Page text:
Emily Hopkins and her colleagues at Penn noted that there is more than one possible explanation for the effect. It may be that people hold neuroscience in special esteem, or that they like the physicality of neuroscience (in contrast with the seeming intangibility of behavioral explanation), or perhaps it’s the reductiveness that holds appeal. Hopkins and her group focused on this last possibility. They presented subjects with good and bad explanations for phenomena in six different sciences and asked them to rate the quality of the explanations from -3 to 3. Some of the explanations were horizontal, and some were reductive, according to this hierarchy of sciences.
The researchers gathered some other data about participants that cast an interesting light on these findings. They found that those who had taken more science courses at the college level were better at discriminating good from bad explanations. That was not the case for participants who had taken more college-level philosophy courses (although these participants scored better on a logical syllogisms task).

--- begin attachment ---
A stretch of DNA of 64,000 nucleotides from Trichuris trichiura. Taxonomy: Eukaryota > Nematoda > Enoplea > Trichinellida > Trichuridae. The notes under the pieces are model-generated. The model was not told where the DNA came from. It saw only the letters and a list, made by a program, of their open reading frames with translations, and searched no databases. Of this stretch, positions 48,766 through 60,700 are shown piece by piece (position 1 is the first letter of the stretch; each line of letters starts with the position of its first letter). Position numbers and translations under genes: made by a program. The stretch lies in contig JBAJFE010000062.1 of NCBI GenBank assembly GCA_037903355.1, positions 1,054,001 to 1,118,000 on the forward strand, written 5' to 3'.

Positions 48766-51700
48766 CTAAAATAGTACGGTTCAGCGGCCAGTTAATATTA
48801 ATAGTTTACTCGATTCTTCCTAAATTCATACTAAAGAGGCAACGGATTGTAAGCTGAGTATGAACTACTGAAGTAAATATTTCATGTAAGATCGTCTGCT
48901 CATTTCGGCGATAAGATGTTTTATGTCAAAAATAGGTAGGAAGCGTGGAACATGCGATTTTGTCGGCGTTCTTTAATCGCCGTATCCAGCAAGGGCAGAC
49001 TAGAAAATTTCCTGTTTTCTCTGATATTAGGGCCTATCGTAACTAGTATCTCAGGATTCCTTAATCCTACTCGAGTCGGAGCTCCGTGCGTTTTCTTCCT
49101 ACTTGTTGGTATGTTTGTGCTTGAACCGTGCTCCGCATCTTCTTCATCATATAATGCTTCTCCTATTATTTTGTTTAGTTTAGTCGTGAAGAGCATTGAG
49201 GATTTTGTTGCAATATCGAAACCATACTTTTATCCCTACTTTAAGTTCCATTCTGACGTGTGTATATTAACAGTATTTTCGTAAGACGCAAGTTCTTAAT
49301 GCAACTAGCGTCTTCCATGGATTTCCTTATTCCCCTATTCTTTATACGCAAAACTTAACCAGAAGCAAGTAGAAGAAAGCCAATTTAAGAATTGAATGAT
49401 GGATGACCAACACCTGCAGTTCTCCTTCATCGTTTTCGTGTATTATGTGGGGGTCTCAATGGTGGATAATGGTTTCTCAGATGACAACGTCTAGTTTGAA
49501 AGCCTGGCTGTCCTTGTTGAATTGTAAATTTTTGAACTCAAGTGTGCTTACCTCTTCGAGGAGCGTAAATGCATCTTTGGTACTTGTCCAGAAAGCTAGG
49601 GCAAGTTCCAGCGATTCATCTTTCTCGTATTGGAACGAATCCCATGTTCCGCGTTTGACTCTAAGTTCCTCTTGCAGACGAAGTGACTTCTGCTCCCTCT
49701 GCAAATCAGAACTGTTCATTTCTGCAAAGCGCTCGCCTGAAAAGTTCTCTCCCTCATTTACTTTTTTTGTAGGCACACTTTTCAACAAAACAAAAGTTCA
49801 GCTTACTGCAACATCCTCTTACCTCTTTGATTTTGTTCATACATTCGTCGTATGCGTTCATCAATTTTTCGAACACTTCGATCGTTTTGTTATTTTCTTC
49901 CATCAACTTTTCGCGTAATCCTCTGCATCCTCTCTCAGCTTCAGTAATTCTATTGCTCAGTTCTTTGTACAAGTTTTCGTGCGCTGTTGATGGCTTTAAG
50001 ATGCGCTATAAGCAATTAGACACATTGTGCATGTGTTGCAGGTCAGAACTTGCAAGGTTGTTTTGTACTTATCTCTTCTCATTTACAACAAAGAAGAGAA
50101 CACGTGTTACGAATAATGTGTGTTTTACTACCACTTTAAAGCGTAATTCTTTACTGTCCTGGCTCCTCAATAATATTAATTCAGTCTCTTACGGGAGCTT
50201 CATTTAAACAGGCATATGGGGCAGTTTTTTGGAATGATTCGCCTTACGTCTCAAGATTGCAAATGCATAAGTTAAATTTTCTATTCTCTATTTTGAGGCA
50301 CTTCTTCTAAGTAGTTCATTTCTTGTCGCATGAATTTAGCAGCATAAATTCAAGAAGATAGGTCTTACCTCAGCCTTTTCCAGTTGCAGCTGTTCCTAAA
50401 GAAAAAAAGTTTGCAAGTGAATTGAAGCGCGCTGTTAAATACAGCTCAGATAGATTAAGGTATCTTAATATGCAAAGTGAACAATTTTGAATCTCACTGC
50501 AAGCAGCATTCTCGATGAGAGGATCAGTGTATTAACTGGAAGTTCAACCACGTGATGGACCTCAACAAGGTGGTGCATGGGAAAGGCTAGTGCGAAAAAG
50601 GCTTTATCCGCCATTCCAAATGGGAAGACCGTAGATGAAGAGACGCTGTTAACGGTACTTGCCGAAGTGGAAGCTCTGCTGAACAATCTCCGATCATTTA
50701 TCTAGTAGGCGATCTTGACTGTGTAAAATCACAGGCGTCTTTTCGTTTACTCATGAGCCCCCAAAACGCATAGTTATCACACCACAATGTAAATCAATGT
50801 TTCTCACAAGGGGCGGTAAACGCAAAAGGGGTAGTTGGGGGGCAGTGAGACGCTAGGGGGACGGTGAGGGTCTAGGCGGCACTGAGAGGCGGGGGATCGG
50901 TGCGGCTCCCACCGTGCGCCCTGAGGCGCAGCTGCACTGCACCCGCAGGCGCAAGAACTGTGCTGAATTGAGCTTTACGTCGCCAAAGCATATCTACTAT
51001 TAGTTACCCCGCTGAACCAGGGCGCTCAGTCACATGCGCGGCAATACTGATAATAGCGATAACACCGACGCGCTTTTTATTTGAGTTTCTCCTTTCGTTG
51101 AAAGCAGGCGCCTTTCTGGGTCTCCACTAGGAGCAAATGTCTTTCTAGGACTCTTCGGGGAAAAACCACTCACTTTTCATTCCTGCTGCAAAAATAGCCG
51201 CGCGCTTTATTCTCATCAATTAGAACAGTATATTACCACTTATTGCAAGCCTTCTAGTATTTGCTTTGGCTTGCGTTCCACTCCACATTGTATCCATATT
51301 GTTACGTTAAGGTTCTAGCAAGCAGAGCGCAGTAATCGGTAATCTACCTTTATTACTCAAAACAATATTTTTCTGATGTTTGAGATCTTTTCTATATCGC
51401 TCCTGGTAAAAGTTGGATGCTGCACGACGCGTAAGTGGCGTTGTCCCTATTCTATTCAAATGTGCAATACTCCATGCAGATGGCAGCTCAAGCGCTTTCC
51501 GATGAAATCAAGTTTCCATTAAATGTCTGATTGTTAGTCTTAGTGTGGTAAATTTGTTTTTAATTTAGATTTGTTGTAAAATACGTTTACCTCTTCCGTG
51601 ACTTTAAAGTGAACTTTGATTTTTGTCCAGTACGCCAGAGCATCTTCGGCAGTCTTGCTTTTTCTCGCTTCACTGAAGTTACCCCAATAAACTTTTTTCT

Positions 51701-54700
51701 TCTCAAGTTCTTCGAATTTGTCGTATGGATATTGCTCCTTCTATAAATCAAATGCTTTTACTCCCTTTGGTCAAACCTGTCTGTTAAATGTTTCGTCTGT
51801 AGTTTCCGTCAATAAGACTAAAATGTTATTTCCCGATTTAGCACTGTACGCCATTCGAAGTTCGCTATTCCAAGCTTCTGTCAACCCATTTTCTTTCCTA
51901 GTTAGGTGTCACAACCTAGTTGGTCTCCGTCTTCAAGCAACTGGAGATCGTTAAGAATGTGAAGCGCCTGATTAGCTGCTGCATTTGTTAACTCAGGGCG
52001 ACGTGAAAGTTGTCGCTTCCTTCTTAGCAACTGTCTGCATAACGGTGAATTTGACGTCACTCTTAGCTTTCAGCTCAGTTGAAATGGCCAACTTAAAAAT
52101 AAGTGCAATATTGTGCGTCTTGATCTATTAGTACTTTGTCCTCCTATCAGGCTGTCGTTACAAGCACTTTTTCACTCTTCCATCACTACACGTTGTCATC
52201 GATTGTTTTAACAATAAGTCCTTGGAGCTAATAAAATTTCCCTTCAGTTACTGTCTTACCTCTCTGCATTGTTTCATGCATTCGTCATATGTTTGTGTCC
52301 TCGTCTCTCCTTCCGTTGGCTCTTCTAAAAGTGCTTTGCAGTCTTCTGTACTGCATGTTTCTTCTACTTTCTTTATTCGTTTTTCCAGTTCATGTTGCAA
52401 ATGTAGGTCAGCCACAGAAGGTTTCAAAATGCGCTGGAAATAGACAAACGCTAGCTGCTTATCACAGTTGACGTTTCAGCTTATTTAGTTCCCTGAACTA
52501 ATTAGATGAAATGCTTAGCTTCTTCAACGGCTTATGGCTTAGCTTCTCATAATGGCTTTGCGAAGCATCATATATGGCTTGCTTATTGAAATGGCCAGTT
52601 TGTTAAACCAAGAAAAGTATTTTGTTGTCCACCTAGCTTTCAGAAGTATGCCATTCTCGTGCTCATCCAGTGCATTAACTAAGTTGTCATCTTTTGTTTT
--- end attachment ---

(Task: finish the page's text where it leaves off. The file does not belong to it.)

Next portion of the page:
Researchers also asked participants questions about their perceptions of these sciences. Questions concerned the scientific rigor, the social prestige, and the difference in knowledge between an expert and novice. The graph shows averages for the sciences where the three questions were combined into a single measure.
Although the effect is strongest for psychology it is helpful to know that the “seductive allure” effect is not restricted to brains. It seems that there is some expectation that part of how sciences explain our world is to break things it into ever smaller pieces. When that’s part of explanation, it sound like science is doing what it is supposed to do.